Spring is a busy time for wildlife - toads are migrating, birds are establishing territories and bats are emerging from torpor. It's a hectic time for hedgehogs too - after several months of reduced activity to see out the colder months, hedgehogs will be awake and eager to refuel for the busy season ahead.
From May through to September, hedgehogs will be travelling far and wide in search of mates. Hedgehogs are promiscuous critters and a female can be courted by up to 10 males in a season. Snorting, grunting and shuffling are all too common as males circle and chase females through the breeding season in an attempt to woo them. Once the deed is done, females will be busy building breeding nests whilst males will continue on their travels to encounter as many other females as they can. This is a time of year in which hedgehogs may be seen out during the day - so long as they are purposeful (eg building a nest or foraging), then this isn't something to be overly worried about. If you are concerned about an ill or injured looking hedgehog, then please give British Hedgehog Preservation Society a call for advice.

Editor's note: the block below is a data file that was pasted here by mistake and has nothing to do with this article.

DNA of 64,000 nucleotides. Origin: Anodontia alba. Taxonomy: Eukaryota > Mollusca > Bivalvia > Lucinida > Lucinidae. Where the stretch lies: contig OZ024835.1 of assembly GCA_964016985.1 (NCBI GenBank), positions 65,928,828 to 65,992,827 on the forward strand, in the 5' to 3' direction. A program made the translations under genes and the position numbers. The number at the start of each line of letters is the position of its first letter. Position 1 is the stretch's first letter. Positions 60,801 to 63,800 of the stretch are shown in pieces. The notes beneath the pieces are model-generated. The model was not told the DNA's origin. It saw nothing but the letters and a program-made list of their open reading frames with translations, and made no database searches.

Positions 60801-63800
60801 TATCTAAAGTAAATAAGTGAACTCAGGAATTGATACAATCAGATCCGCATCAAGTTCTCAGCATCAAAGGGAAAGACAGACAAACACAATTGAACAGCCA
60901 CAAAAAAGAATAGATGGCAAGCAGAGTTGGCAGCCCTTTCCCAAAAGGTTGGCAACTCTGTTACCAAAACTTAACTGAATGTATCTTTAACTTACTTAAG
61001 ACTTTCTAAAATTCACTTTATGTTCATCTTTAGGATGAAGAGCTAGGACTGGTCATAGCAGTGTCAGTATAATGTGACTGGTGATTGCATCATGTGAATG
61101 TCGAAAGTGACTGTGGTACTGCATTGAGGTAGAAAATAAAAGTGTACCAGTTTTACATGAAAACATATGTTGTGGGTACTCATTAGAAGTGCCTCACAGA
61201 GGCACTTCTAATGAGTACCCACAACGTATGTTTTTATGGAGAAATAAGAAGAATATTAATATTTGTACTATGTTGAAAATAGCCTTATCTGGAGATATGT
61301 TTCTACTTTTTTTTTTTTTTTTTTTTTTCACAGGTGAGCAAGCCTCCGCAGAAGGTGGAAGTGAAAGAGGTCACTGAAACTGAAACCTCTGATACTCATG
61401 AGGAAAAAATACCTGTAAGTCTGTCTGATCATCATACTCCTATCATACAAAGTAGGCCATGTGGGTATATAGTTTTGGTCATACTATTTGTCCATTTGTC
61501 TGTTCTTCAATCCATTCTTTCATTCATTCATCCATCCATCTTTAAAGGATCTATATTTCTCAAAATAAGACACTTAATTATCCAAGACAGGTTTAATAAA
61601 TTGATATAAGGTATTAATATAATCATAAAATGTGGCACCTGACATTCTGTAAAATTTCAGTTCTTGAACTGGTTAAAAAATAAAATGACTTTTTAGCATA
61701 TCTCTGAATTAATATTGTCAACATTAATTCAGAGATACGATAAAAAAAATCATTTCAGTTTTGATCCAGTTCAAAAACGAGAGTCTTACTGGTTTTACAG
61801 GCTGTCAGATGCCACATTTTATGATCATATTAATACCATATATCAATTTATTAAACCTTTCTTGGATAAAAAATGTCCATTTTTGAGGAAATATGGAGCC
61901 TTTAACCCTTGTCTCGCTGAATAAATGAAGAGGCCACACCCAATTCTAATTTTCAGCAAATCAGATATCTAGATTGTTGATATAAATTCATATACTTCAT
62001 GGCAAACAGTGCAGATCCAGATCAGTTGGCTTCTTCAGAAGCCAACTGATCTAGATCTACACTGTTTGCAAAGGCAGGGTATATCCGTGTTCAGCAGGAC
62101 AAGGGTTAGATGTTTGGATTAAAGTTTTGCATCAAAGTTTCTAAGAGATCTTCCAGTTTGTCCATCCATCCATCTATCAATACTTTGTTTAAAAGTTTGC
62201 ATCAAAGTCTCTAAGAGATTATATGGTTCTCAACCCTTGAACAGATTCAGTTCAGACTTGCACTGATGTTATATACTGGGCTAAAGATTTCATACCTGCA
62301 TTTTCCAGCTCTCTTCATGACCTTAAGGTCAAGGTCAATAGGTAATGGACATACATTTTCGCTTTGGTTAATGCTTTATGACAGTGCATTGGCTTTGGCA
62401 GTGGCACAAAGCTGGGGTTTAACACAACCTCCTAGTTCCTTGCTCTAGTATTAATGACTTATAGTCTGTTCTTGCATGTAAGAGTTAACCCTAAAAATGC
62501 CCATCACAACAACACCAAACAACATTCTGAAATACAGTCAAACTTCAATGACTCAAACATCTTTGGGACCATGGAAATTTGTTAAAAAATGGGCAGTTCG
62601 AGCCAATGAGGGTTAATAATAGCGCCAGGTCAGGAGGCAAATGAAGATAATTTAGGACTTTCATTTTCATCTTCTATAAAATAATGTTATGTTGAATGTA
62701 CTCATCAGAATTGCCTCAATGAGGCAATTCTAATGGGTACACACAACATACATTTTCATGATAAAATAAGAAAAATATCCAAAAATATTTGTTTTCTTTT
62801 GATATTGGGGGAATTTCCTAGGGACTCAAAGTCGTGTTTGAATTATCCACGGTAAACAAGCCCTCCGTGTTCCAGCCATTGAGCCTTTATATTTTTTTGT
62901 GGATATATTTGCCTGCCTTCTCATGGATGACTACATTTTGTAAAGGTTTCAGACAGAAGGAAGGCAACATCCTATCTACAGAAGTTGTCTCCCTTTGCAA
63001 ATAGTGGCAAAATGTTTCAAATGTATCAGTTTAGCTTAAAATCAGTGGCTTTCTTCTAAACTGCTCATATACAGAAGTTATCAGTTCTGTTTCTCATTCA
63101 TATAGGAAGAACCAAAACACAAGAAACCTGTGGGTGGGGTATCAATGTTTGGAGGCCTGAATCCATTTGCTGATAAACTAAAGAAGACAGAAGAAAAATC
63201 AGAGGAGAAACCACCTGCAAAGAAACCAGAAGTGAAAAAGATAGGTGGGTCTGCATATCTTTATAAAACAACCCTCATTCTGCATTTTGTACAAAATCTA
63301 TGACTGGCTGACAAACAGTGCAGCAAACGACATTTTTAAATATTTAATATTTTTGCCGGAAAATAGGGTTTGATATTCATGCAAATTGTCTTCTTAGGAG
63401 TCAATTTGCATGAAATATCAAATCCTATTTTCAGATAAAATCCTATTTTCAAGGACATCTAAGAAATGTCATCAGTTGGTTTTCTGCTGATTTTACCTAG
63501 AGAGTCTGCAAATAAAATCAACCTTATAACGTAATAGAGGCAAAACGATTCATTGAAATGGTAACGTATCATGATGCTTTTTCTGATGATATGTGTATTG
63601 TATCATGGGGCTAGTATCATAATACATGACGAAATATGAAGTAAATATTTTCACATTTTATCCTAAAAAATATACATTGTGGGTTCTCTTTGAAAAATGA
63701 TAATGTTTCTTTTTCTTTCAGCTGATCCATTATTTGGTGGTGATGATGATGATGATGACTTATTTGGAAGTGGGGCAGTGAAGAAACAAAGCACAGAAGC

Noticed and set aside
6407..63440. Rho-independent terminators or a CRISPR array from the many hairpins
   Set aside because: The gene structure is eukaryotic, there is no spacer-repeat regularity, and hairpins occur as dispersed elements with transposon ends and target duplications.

Breeding nests are often made of medium sized deciduous leaves and require a support structure to keep them in place. In gardens these can often be found in compost heaps, under shed decking or within log piles, making them vulnerable to disturbance. Hedgehogs can abandon or even eat their offspring if disturbed, depending on the stage of development at the time, so be mindful of breeding hedgehogs when you are pottering around the garden this summer.
If you are lucky enough to have nesting hedgehogs in your garden, you may be treated to the sight of mother and hoglets exploring the nearby area on foraging trips. If you see a hedgehog or would like to log your hedgehog-friendly garden, then now is the perfect time. Head to our online map here.